Former England Cricket Player of Year Starts Cycling Team

As an England cricket player, Matt Prior was a wicketkeeper who also excelled at batting. Now recovering from injury, he’s added cycling too.

While his England teammates travel to New Zealand for the Cricket World Cup, the South African-born player is starting a professional cycling team backed by U.K. retailer Tesco Plc. Prior eventually wants to enter One Pro Cycling in the Tour de France.

Six months after surgery to repair a three-inch, centimeter-wide tear on his left Achilles tendon, the 32-year-old was working on his recovery up to four hours a day and had time to think.

“Fate has played quite a big part in all of this,” Prior said in an interview. “I don’t think I would have been able to start a cycling team purely because of time constraints.”

Still, Prior isn’t ready to quit cricket yet.

“It’s very slow progress,” he said. “The injury was very bad, it was a big operation. The dream and the challenge I’ve set myself” is to play for England again.

In 2007, Prior became the first debutant England wicketkeeper to hit a century. Prior has played 79 tests for England and was named England player of the year in 2013.

“One day it feels like I can run a marathon and the next day I can’t walk,” he said. “I don’t want to rush it back. Because it’s a bad enough injury that it could affect me doing things after cricket, however long I play for.”

An earlier injury led Prior to cycling a few years ago, when he swapped running for cycling as his main form of fitness and rehabilitation.

Sports Overlap

Through their joint sponsor, Jaguar, Prior met some people on Team Sky and eventually joined the winners of the 2012 and 2013 Tour de France on a training camp on the Spanish island of Mallorca.

Although Prior said he won’t be telling his 12 riders how to win a bike race, there is overlap between both sports.

“I know about the pressures and stresses and strains that come with professional sport,” he said. “And having stayed at an elite level for such a long time, I hope that I can add that bit of experience of what’s needed to get the most out of your potential.”

That includes creating a backroom staff that “takes care of everything, allowing these guys to focus solely on racing their bikes,” said Prior, who started the team with Chairman Simon Chappell.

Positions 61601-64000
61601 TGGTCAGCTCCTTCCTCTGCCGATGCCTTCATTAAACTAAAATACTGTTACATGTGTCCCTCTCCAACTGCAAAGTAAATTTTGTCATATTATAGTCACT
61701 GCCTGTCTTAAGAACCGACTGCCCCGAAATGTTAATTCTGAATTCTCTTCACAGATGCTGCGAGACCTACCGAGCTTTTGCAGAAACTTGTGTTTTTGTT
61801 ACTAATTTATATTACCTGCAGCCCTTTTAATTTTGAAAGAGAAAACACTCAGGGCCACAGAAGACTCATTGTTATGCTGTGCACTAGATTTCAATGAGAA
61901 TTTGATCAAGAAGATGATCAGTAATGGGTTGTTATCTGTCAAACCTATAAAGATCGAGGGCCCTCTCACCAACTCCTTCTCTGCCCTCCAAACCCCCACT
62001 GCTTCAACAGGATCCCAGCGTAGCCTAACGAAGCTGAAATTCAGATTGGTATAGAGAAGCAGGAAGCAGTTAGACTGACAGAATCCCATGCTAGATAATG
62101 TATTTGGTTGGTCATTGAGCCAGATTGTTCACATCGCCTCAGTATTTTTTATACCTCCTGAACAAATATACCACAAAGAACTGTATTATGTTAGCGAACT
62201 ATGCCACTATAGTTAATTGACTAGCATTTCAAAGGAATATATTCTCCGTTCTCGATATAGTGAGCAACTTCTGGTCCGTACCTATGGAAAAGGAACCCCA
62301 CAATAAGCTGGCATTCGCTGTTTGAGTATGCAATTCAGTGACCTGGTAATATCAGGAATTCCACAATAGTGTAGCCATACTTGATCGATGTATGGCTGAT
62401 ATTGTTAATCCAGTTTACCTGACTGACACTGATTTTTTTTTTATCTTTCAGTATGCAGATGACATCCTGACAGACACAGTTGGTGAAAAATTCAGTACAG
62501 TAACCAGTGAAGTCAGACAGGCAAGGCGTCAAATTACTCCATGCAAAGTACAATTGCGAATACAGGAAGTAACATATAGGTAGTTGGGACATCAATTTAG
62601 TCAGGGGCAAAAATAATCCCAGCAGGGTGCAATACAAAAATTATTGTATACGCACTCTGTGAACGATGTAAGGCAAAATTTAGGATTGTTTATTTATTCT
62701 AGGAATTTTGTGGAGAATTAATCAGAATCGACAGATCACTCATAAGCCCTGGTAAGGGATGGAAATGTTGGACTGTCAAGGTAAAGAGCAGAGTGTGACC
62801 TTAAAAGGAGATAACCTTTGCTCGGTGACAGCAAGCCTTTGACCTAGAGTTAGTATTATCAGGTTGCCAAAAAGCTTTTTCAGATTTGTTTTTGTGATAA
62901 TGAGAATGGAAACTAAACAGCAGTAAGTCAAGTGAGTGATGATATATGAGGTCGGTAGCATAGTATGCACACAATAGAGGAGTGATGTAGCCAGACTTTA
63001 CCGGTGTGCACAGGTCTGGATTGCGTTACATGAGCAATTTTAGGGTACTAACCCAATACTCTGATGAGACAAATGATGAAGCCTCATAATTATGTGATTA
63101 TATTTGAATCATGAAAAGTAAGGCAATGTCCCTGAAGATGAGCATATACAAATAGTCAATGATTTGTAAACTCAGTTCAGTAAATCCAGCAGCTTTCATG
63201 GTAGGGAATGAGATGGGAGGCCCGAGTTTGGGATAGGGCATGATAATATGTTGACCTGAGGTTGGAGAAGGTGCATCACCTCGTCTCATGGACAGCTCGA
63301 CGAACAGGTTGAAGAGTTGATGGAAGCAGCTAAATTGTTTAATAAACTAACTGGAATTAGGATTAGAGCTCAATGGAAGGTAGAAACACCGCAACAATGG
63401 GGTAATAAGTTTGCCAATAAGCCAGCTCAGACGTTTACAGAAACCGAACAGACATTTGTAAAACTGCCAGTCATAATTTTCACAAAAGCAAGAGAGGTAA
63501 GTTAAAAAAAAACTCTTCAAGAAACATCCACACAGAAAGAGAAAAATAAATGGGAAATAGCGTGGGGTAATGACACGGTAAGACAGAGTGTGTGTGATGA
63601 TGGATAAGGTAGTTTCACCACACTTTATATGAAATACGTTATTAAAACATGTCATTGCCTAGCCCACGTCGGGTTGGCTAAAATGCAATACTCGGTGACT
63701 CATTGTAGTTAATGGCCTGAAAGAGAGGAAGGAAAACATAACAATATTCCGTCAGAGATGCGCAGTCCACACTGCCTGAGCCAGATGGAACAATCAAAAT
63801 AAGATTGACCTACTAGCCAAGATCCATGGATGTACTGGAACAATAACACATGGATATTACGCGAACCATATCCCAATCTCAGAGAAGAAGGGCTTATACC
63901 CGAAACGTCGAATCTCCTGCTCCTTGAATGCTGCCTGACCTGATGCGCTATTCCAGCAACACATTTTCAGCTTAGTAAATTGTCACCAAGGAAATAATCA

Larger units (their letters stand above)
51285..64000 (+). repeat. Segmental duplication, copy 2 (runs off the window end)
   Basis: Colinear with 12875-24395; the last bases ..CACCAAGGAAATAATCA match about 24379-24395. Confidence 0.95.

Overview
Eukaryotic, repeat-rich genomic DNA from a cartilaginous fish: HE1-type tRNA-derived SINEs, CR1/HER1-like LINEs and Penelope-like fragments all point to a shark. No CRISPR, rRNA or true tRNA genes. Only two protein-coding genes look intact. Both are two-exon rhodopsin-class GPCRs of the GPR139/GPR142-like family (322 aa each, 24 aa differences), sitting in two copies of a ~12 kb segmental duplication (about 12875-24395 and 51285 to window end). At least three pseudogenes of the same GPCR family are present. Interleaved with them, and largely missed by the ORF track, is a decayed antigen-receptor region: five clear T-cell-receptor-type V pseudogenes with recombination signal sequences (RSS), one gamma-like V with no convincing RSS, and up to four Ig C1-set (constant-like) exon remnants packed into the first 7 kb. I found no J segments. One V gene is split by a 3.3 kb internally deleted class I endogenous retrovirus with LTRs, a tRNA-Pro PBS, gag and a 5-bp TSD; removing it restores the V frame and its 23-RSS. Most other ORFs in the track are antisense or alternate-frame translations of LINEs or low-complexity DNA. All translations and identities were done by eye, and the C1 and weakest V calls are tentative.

Continental Tour

One Pro Cycling will compete on the UCI Continental tour this season, two levels below the World Tour that includes cycling’s most important and grueling race, the Tour de France. The team has signed Steve Benton as a performance coach and Matt Winston as sports director. Benton has worked in Formula One and in world rally racing, while Winston was the development coach on the British Olympic cycling team.

Only three months in, Prior and Chappell landed a sponsorship deal with Tesco, the U.K.’s largest supermarket company. Tesco’s clothing brand, F&F, will be the lead partner of One Pro Cycling and supply its bike training kit and clothing.

Although Prior declined to disclose financial details of both the sponsorship and the budget of his team, he said the three-year deal with F&F “offers us great stability.” He wants to turn One Pro Cycling into a brand with events, membership scheme and merchandising.

Prior said he wasn’t put off by cycling’s stained reputation following a series of high-profile doping scandals. Seven-time Tour de France winner Lance Armstrong was given a life ban and stripped of all his titles after he admitted taking performance-enhancing drugs in a 2013 television interview.

“We have a zero-tolerance policy toward doping,” Prior said. “All the riders know, they’ve all been spoken to. If anyone of them go down that route, it won’t be tolerated. You will be out, and you will not be supported by this team in any which way.”

As for the England cricket team, Prior expects them to bounce back against New Zealand on Friday after losing to Australia in their opening match by 111 runs.

“It’s a tough start, and the guys will be disappointed with that performance,” he said. “The talent in the England dressing room is there in abundance, they just need to make sure that they play with freedom and get that talent out.”

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